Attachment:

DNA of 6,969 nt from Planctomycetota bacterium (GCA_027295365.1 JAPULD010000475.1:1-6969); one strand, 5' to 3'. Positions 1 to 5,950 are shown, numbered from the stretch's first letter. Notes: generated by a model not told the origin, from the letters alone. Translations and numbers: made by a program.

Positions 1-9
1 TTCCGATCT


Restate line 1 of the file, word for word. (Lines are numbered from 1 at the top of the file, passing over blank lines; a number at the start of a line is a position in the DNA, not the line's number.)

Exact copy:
DNA of 6,969 nt from Planctomycetota bacterium (GCA_027295365.1 JAPULD010000475.1:1-6969); one strand, 5' to 3'. Positions 1 to 5,950 are shown, numbered from the stretch's first letter. Notes: generated by a model not told the origin, from the letters alone. Translations and numbers: made by a program.